FELDMAN: Legislature should pass ban on handheld cell phone use

Like many of you reading this column, I’m guilty of driving while talking on a cell phone or, even worse, using other mobile applications. But like 74% of people surveyed, many of whom drive while using cell phones, I also think it should be illegal.

Heck, let’s face it. We’ve all experienced drivers who appear oblivious to what’s going on around them, are in the wrong lane, run a stop sign or traffic light, rear-end the car in front of them, change lanes without looking, or inappropriately take the right of way with a cell phone plastered to their ear. Common sense would demand that cell phone use be prohibited while driving. Studies have demonstrated that driving while talking on a cell phone is equivalent or even much worse than driving at a 0.08 blood alcohol level.

However, research demonstrates that talking to another passenger in the car is relatively safe because the passenger is another set of eyes and conversation reacts to traffic difficulties and events. Also, simply listening to the radio or similar activities does not substantially impair driving.

It’s all about eyes off the road, cognitive distraction and the inability to process everything necessary on the road. Other distractions occur behind the wheel, but cell phone use is the most common and among the most dangerous.

Studies do not support hands-free phone use as less dangerous. Intuitively, one would think that two hands on the wheel and eyes on the road would be a much safer situation, but it’s the cognitive distraction and “inattention blindness” that cause much of the increased risk of crashes.

The statistics vary among studies, but examine this sample from credible sources:

Eighty percent of motorists talk on cell phones while driving, and up to 19% admit to accessing the internet. Thirty percent of drivers send or receive texts while driving. The risk of a crash while texting is 23 times higher, accounting for 390,000 injuries yearly.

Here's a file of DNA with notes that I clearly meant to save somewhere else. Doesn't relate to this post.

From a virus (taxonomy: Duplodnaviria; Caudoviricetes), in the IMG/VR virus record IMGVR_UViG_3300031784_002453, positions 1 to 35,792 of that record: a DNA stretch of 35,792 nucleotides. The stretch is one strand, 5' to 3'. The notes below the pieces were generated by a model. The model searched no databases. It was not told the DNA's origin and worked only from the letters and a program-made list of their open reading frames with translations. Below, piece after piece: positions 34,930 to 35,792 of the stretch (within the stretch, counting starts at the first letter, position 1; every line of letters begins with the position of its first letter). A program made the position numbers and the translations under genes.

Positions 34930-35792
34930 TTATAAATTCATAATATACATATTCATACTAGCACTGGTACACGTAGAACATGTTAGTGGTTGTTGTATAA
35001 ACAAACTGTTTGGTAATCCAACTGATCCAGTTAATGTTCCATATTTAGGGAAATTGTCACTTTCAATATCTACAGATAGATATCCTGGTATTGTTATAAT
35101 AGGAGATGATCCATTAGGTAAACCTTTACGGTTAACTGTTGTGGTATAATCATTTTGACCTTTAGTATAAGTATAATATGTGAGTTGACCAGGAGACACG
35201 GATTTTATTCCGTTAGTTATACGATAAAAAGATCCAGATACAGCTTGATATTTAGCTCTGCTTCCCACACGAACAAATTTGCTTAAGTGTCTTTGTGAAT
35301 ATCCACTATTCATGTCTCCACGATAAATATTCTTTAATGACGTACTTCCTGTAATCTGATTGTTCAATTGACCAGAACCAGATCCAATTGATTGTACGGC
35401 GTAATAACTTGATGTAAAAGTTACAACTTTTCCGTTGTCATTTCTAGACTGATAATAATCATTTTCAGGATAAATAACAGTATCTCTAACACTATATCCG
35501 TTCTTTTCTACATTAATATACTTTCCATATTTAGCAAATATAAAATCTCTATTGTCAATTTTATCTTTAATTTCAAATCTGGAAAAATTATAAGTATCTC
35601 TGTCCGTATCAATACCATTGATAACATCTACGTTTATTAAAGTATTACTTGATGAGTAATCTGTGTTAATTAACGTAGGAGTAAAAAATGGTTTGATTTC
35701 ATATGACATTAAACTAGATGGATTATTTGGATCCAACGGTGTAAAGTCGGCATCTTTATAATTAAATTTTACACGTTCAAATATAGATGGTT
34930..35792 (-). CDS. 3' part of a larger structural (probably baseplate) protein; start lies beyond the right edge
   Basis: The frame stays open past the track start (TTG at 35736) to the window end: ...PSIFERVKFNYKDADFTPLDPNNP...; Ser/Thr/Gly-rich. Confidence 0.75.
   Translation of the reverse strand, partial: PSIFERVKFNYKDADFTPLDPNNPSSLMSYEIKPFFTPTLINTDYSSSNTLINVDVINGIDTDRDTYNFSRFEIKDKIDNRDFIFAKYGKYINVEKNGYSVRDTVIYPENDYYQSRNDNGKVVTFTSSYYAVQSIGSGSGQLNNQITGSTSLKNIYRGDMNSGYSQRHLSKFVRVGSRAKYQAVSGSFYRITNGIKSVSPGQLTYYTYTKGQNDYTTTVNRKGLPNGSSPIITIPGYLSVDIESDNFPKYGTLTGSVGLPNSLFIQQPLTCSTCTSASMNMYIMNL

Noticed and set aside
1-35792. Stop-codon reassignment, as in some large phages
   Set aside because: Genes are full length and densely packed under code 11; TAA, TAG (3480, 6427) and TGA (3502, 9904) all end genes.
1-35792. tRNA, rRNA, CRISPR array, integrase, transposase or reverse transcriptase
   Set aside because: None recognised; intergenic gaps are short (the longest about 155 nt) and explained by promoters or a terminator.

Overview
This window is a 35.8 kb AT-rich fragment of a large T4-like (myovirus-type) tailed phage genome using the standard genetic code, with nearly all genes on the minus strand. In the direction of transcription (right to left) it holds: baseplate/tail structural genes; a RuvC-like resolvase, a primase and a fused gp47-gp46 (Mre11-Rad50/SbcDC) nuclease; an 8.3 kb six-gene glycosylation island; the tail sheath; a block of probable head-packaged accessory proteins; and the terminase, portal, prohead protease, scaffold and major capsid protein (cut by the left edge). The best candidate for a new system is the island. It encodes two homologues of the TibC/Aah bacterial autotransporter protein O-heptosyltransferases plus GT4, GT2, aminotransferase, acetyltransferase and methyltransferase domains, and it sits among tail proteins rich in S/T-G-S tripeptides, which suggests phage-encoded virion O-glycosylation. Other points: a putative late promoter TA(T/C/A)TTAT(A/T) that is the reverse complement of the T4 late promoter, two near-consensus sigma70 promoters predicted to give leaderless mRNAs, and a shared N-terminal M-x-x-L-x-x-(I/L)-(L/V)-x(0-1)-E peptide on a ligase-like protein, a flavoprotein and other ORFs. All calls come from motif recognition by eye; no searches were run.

Cell phone use while driving leads to 1.6 million crashes yearly. Twenty-eight percent of car accidents are caused by drivers talking or texting on cell phones.

Nearly 20% of fatal accidents are attributed to cell phone use. Fatal-crash risk is 66% higher when drivers are manipulating a cell phone.

Motorists who use cell phones for various reasons while driving have more than a fivefold increased chance of being involved in an accident. Simply talking on a cell phone increases crash risk fourfold.

A clear majority of Americans believe talking or texting are two of the most dangerous behaviors while driving.

Twenty-one states and Washington, D.C., ban the use of handheld phones for all drivers, and 48 states and Washington, D.C., ban texting by all drivers. Indiana bans all cell phone use for drivers under 18 years old and bans texting for all drivers.

A complete cell phone ban while driving is not politically possible. It would infuriate voters and incense auto manufacturers. Although hands-free devices aren’t safe, banning at least handheld phones is prudent and is associated with a 10% lower non-alcohol-related driver fatality rate. Drivers too often look but just don’t see while using cell phones, their automobiles turned into lethal weapons.

Drivers should be fully engaged, attentive and focused. Thanks to Gov. Eric Holcomb for leading the way in prohibiting handheld cell phone use while driving.

It’s long overdue.•

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Feldman is a family physician, author, lecturer and former Indiana State Department of Health commissioner for Gov. Frank O’Bannon.

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